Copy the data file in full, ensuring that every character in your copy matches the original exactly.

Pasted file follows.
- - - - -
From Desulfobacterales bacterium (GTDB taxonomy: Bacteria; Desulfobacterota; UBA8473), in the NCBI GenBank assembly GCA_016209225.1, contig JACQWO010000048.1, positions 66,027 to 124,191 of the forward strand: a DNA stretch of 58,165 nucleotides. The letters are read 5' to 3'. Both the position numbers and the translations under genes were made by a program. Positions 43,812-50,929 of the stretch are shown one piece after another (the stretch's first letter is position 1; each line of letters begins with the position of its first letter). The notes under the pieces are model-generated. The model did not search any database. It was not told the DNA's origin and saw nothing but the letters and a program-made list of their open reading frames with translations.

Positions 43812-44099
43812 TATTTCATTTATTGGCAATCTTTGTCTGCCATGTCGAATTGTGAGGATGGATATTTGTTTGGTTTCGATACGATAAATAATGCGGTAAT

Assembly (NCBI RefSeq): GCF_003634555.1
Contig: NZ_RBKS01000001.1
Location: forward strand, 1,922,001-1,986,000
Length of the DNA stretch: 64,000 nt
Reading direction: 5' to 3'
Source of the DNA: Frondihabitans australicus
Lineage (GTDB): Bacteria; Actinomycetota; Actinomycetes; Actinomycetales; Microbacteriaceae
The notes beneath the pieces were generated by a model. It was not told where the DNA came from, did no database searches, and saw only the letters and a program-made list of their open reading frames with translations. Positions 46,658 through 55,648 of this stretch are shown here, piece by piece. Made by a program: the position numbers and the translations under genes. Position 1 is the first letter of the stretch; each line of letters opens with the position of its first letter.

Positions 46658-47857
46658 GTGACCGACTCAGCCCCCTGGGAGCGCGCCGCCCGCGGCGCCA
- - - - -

From Desulfobacterales bacterium (GTDB taxonomy: Bacteria; Desulfobacterota; UBA8473), in the NCBI GenBank assembly GCA_016209225.1, contig JACQWO010000048.1, positions 66,027 to 124,191 of the forward strand: a DNA stretch of 58,165 nucleotides. The letters are read 5' to 3'. Both the position numbers and the translations under genes were made by a program. Positions 43,812-50,929 of the stretch are shown one piece after another (the stretch's first letter is position 1; each line of letters begins with the position of its first letter). The notes under the pieces are model-generated. The model did not search any database. It was not told the DNA's origin and saw nothing but the letters and a program-made list of their open reading frames with translations.

Positions 43812-44099
43812 TATTTCATTTATTGGCAATCTTTGTCTGCCATGTCGAATTGTGAGGATGGATATTTGTTTGGTTTCGATACGATAAATAATGCGGTAAT

Assembly (NCBI RefSeq): GCF_003634555.1
Contig: NZ_RBKS01000001.1
Location: forward strand, 1,922,001-1,986,000
Length of the DNA stretch: 64,000 nt
Reading direction: 5' to 3'
Source of the DNA: Frondihabitans australicus
Lineage (GTDB): Bacteria; Actinomycetota; Actinomycetes; Actinomycetales; Microbacteriaceae
The notes beneath the pieces were generated by a model. It was not told where the DNA came from, did no database searches, and saw only the letters and a program-made list of their open reading frames with translations. Positions 46,658 through 55,648 of this stretch are shown here, piece by piece. Made by a program: the position numbers and the translations under genes. Position 1 is the first letter of the stretch; each line of letters opens with the position of its first letter.

Positions 46658-47857
46658 GTGACCGACTCAGCCCCCTGGGAGCGCGCCGCCCGCGGCGCCA